The body of New Jersey resident Alexander “Greg” Auriemma was found Thursday, a few weeks after he was reported as missing while hiking in the White Mountains ago, according to the New Hampshire Fish & Game Department.
Auriemma, 63, of Brick, N.J. was an attorney who is also chairman of the Ocean County chapter of the Sierra Club, which said he was an active member of the environmental group for 20 years.
An avid hiker who was integral to lobbying efforts in a number of Ocean County environmental issues, Auriemma helped upgrade the Metedeconk River to a Category 1 waterway and protected Trader’s Cove in Brick, said New Jersey Sierra Club Director Jeff Tittel.
Auriemma also advocated for the early closure of Oyster Creek nuclear power plant, fought a gas pipeline, and was recognized by President Barack Obama as a “Champion of Change,” Tittel said.
“We are deeply saddened by the loss of Greg Auriemma. He was a good friend and a champion for the environment,” Tittel said. “Our hearts and prayers go out to his friends and family and to all of us who love him. Now is the time for remembering all the great things Greg did; his environmental work and activism will live on.”
Auriemma triggered a massive search operation when he was reported missing after failing to return from his hiking trip on July 5. Tittel said Auriemma had been looking forward for months to his trip hiking in a place he loved.
The Fish and Game agency initially developed information that Auriemma had stayed in the area of the Mizpah Spring Hut in Bean’s Grant on or about June 28.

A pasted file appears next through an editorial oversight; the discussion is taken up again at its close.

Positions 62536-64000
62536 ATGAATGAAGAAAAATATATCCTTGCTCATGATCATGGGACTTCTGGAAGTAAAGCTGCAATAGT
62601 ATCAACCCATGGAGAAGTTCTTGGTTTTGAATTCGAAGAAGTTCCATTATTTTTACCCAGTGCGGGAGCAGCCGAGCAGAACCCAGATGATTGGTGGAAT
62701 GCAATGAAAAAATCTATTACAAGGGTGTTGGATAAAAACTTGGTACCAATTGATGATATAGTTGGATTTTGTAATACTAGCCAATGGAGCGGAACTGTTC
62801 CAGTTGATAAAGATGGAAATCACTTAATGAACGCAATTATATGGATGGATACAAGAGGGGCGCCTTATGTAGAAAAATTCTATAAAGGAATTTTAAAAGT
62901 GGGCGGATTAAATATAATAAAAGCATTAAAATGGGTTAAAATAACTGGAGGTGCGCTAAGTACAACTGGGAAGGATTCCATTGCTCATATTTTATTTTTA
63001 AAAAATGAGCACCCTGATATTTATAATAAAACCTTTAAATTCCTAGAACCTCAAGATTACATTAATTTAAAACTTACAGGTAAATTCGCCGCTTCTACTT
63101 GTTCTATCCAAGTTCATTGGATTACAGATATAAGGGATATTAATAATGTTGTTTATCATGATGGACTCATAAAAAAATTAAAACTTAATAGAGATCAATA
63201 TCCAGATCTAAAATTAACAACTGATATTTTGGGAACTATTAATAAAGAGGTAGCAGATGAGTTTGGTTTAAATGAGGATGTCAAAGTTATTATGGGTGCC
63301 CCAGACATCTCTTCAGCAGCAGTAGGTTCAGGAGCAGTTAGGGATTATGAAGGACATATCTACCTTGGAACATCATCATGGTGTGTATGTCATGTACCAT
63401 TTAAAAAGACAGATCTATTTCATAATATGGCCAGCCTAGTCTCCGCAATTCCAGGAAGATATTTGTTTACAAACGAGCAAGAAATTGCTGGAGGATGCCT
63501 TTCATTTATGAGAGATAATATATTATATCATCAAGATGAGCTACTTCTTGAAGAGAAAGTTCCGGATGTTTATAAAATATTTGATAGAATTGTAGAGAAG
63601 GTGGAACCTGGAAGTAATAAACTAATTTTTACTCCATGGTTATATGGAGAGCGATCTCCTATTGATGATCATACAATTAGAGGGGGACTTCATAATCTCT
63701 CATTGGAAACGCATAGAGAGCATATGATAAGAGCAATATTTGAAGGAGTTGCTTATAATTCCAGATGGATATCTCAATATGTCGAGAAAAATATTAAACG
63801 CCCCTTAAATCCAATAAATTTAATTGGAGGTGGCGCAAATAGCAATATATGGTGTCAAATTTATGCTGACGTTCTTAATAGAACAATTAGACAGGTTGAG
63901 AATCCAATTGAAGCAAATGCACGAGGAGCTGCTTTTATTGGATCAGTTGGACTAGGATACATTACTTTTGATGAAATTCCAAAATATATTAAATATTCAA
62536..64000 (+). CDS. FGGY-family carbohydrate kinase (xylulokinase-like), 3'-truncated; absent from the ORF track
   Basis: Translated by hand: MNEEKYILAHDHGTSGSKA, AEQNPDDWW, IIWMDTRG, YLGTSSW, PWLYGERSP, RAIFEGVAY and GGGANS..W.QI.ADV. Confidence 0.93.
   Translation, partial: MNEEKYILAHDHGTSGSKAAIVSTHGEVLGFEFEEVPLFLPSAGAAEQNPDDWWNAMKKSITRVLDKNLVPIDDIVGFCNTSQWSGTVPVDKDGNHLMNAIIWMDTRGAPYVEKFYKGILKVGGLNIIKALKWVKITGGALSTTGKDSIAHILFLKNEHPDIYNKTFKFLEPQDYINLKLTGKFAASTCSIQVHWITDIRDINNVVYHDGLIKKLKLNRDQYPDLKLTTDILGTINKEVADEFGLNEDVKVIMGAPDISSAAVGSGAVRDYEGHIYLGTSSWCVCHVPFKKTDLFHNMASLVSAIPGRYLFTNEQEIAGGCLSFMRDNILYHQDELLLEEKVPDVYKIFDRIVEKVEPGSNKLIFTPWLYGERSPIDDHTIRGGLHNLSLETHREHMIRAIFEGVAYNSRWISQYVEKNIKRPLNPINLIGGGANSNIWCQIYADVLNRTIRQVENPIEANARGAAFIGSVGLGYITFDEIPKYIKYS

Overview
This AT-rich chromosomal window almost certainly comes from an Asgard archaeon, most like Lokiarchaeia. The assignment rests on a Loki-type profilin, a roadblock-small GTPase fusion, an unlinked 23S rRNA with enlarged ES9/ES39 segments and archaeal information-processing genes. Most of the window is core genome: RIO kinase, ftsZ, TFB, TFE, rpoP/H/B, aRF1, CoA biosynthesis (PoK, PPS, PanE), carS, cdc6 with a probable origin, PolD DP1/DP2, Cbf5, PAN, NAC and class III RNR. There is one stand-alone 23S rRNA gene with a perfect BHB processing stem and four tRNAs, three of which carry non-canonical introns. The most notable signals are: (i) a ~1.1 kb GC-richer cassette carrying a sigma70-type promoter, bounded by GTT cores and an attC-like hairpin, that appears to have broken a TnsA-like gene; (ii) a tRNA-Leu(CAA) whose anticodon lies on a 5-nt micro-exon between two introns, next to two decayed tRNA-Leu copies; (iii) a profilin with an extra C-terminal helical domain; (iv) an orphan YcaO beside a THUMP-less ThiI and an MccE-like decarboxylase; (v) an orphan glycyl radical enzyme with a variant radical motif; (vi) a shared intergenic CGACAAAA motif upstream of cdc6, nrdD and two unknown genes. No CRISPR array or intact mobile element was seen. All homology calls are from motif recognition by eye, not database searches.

His tent, rucksack and sleeping bag were located by a search and rescue team confirmed on Saturday, July 15, in a remote area of the White Mountains, by the Dry River Trail in Cutts Grant, according to the New Hampshire Fish and Game Department.
A ground search of the Dry River drainage was conducted by that search team and the area was also searched by air with a New Hampshire National Guard Blackhawk helicopter.
The Dry River area is a very remote portion of the White Mountains; searchers had to hike about four hours to access the area to begin searching.
Hikers in that area were interviewed by Fish and Game Conservation Officers to try to obtain additional information.
Fish and Game Conservation Officers had been assisted in the search by the Upper Valley Wilderness Search and Rescue, New England K-9 Search and Rescue, Pemigewassett Valley Search and Rescue, the Appalachian Mountain Club, US Forest Service, a NH State Police search team, Androscoggin Valley Search and Rescue, and NH State Forest Rangers.
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